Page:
How To Make Dovetail Joints

The Timeless Dovetail Joint

How to make dovetail joints

Dovetail joints have been used for thousands of years, even the pharaohs of Egypt had dovetail joints in their sarcophaguses. This article will tell you step by step, how to make dovetail joints.

Before you start

Now would be a good time to get your tools together, you will struggle without them, trust me. You will need:

Mallet, bevelled chisels, a marking knife, hand saw, hard pencil, try square, ruler, smoothing plane and coping saw.

Get your plans ready, make sure you know how big you want your project to be.

Choose your timber. Both hard and softwoods can be used, softwood is ideal for smaller projects, but it’s your choice.

Time to get to work


Once you have your ideal boards, cut them to your desired length and get the planer to work. Plane your edges until you have a smooth finish on all sides, ensuring your corners are as close to 90° as you can manage.

Shoulder Lines

Lay out your boards in the desired shape. With a pencil, mark all the internal corners, these will be your shoulder lines.

Once your shoulder lines are marked, set your cutting gauge to the exact thickness of the joining boards. It’s easier to use boards which all have uniform thickness. Though not impossible to use different widths, it’s just a matter of adjusting your thicknesses accordingly.

half pins

Now you have your timber gauged and ready, it’s time to mark the half pins, half pins sit on the outside of the joints are usually between 6mm and 9mm, however it is not uncommon to increase the size for larger projects. Use the marking gauge to mark the pins at your required size.

Sketch the male end of dovetails using a pencil, a 20mm tail is ideal for small projects like drawers and small boxes. Wider dove tails are good for strength, and if you are doing a large project, use larger dovetails.


The slope from the end of your dovetails is what creates the strength in the joint, for a softwood a 1:6 angle is the standard. Harsher slopes such as 1:7 and 1:8 are more typically used for hardwoods.

Once you are happy with your dovetails, gently use the Marking knife on shoulder lines, this will allow a fine edge for your chisel to pare out the required channels for the dovetails later.

Before you start going crazy with the hand saw, mark your waste! This will prevent frustrating backtracking and remarking.

Get The Saw Out


  • To start the cutting, use a hand saw and cut your marked dovetail edges down to your shoulder line. It is highly recommended to use a vice and square for the cutting phase, this will keep everything straight, and prevent miss cuts.
  • Using the coping saw, remove the waste. Don’t make your job harder than it needs to be, allow a few mm at toward the shoulder line, for the chisel to touch up later, will save you some time and effort.
  • Once you have removed the waste chunks, clamp your board tight, and get to work with the chisel. Pare through the board until you are just over half way. Flip the board and repeat the process on the other side, you should end up with a fine looking set of dovetails on the end of your board.
  • Now your dovetails are cut, place the male and female lengths together and secure with a vice and clamps. When your boards are flush, use a sharp pencil and trace the dovetail outline on the female timber. Don’t forget to mark your waste, you’ve made it this far with no errors I hope. Keep up the good work.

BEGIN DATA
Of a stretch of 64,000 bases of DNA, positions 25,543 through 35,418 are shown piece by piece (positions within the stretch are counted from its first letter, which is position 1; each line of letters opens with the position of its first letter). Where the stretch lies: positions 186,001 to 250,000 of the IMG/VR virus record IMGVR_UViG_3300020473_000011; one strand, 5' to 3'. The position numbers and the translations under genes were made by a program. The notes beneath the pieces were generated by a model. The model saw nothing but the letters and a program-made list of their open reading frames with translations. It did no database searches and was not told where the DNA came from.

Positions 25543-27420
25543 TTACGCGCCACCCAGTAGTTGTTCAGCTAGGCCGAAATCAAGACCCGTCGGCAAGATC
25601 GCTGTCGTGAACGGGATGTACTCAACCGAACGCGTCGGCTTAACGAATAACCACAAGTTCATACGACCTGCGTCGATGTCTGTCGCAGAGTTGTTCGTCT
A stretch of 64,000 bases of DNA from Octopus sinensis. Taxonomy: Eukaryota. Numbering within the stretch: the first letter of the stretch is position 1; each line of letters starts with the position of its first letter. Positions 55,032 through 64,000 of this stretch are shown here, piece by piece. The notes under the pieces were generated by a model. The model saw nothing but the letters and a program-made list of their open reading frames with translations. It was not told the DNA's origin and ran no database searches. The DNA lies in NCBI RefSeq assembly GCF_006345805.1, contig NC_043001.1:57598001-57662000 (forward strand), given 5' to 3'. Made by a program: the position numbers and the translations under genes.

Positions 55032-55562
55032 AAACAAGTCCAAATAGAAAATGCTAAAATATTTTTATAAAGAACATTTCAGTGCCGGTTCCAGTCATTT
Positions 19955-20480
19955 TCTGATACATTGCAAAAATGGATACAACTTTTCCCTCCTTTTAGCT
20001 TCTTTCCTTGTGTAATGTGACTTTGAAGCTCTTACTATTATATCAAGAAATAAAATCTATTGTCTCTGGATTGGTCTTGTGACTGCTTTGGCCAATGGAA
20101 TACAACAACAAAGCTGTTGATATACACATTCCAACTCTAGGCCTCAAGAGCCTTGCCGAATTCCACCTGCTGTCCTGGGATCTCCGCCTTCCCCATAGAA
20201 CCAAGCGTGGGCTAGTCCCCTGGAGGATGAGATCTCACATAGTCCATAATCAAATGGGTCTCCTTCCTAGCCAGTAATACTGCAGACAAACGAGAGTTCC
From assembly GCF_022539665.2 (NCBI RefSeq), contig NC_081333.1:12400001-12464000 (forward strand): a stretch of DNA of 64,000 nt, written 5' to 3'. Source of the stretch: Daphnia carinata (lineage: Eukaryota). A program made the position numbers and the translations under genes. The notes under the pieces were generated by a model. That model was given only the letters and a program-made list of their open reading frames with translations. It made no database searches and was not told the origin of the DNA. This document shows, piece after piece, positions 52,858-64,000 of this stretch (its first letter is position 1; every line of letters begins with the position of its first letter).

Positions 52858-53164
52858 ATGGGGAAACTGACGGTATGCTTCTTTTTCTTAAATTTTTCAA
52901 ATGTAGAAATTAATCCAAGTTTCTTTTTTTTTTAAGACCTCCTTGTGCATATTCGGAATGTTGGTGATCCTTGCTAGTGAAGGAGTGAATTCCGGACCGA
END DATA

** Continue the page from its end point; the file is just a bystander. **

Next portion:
• Once you are prepared and ready, repeat the above cutting process on the female board.


Getting Close

Nearly there! You have your male and female boards cut and ready, now it’s time to make a few trims so everything fits together as they should.

Take a chisel to the inside face of the tails, this will make the two slide together easier, and won’t change the integrity of the joint.

Time to fit your dovetail joint! Don’t use any glue yet, no need to get ahead of yourself. Use the mallet and a piece of scrap wood. Gently tap the joint together, they should join firm, but not over tight. If the joint feels too tight, separate the boards and trim with the chisel again for a snug fit.

apply glue here

Once your joints feel right, separate them and apply the glue to parts of the wood where the dovetails meet, once the glue sets off, the joint will be inseparable. Use a clamp if you want, to hold the pieces together for extra adhesion, though it’s not necessary.

Sit Back And Wait

Time to let the glue set. This is a perfect time to admire your work and get yourself a cup of coffee.

Time has passed and the glue has set, trim of any excess wood that has overlaid. Don’t fret if you have a lot to trim, this can be a technical process to master.

If required, use a sanding pad to smooth off the joint for that final touch.

That’s all there is to it! You now have a strong, reliable joint for your project, no nails required. Now would be a great time to get to work with staining, or leave it natural for the original wood aesthetic.

Final dovetail joint

Only The Tip Of The Iceberg

The dovetail joint comes in many different styles. In this article, we only covered the basic. Through dovetail joints are great at what they do, but what if you want to hide the joins? Other types of dovetail joints are:

  • Half-blind dovetail – Which hides the end grain from site, ideal for drawer fronts.
  • Secret mitred dovetail – Has the same strength as the through dovetail, but completely hides the join from sight, no matter what angle you see it from.
  • Sliding dovetail – This is used for joining two boards together at a right angle, where the join appears in the centre of the board. Ideal for joining shelves and partitions.

Author: John Clax

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